The question is designed to help spot children like my son.  The public school did not pick up on my son's problems.  They thought it was a behavior issue, or laziness.  I had him tested privately.  While I was sad that my son would have a tough road to travel in life, I was also relieved that I wasn't the BAD PARENT!
    The schools are much more aware about these developmental issues than they were back then, and they are actively trying to help families identify these problems.
    httpiimgurcomTCCjW0wjpg
  • Jen4948Jen4948 Houston member
    Tenth Anniversary 10000 Comments 500 Love Its 25 Answers
    CMGragain said:

    I can explain the theory.  My son was born caesarian, and shortly afterwards he developed breathing difficulties.  It was a pneumo-thorax condition, which collapsed his lungs and his heart was pushed over to the other side of his body.  Very painful!  The neo-natologist on staff quickly inserted a hollow needle to drain the air pocket, and that solved the immediate problem.
    Fast forward seven years.  My son is diagnosed with severe ADD, combined with a very high IQ.  The thought is that this condition may have been caused by the birth trauma, since ADD is not in my family.  ADD is a very mild form of brain damage.  I spent the next 11 years with therapists and psychiatrists, and he is doing very well.  He is 33 years old and works as a computer software engineer.  His social life could be better.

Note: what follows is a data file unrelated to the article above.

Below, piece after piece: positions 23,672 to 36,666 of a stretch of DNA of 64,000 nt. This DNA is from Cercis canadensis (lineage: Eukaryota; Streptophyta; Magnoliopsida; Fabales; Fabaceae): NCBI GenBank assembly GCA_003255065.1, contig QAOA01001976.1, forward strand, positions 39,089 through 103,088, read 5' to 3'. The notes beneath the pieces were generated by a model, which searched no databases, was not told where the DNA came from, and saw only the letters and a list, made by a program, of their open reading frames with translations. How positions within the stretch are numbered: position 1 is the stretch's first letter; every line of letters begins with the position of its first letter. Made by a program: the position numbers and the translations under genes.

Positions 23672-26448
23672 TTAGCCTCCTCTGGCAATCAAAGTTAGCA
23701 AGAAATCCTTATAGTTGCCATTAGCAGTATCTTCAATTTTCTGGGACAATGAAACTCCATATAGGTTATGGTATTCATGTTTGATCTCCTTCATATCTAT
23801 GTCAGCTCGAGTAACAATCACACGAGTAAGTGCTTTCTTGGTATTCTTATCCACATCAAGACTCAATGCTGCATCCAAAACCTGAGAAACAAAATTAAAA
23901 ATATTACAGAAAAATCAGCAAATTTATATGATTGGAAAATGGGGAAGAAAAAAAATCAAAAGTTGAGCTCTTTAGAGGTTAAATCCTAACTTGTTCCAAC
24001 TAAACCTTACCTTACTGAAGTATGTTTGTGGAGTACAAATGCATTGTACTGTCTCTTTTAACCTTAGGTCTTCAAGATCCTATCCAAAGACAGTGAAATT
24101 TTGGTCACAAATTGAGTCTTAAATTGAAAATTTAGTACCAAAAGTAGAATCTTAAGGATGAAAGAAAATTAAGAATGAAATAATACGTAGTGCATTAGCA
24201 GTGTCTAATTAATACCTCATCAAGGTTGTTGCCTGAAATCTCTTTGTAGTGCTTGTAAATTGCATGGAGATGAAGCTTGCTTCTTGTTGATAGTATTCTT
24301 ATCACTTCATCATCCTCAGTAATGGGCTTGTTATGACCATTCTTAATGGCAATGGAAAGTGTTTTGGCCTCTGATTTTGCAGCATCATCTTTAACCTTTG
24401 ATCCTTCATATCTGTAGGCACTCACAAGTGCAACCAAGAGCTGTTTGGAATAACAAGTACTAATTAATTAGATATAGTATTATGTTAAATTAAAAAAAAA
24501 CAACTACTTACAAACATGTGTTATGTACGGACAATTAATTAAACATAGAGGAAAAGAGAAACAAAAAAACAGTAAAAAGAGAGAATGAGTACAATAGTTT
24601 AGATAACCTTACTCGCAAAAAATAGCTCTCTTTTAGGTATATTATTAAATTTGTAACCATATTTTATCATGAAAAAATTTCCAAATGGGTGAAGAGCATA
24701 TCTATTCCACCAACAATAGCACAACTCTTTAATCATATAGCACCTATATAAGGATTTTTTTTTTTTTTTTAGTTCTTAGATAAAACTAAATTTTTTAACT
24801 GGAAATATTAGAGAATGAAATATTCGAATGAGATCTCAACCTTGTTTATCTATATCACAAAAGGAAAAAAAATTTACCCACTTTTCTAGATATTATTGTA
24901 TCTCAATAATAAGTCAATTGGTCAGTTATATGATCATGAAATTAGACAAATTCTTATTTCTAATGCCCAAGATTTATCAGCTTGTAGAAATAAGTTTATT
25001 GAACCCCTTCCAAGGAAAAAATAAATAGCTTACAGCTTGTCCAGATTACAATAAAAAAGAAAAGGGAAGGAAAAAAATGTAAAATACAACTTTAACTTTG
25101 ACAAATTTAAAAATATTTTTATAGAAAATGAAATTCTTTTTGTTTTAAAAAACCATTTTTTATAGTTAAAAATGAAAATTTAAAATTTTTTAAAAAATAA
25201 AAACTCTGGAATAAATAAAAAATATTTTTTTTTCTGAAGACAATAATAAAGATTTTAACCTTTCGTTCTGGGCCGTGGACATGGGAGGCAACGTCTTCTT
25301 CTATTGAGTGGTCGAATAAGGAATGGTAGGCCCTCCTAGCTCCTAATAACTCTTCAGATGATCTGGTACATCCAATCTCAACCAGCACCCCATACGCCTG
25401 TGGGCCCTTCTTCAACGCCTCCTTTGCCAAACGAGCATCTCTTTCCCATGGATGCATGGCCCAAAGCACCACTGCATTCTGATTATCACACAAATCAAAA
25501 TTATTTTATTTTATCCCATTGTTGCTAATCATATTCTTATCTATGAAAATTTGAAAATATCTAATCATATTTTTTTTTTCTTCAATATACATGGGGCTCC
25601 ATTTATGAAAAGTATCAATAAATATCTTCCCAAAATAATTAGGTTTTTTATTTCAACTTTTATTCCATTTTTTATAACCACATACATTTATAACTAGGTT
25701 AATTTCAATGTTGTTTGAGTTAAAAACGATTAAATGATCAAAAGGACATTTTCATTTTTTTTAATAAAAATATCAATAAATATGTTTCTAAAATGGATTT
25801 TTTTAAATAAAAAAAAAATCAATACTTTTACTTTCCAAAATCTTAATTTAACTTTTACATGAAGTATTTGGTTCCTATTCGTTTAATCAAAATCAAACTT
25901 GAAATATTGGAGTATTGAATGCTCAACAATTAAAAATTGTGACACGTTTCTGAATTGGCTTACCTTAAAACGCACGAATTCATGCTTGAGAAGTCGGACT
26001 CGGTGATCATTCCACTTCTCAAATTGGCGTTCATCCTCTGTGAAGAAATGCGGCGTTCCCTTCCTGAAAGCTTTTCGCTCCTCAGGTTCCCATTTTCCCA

The question is designed to help spot children like my son.  The public school did not pick up on my son's problems.  They thought it was a behavior issue, or laziness.  I had him tested privately.  While I was sad that my son would have a tough road to travel in life, I was also relieved that I wasn't the BAD PARENT!
    The schools are much more aware about these developmental issues than they were back then, and they are actively trying to help families identify these problems.

    It's still not appropriate for the school to demand that information on an application. It's only relevant if the kid actually has problems in class, and only if those problems might be the result of a birth issue, which should be determined by doctors. Otherwise, that really is personal information that is none of the school's business.
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  • huskypuppy14huskypuppy14 Boston Suburbs member
    2500 Comments Fifth Anniversary 500 Love Its First Answer
    I've heard about this question(s) before. Not sure why the school would need that information, and just having a C section does not mean your child has any problems or will have any problems. Mom might just have been too small, or didn't progress or any number of reasons that have nothing to do with the development of the child. 

    Also pretty sure that is medical information of the mother, which is none of their business. I would just leave it blank, and if someone persisted, than I would cause a stink.
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  • PrettyGirlLostPrettyGirlLost A Land Filled with Unicorns and Cat Hair member
    5000 Comments Fifth Anniversary 500 Love Its First Answer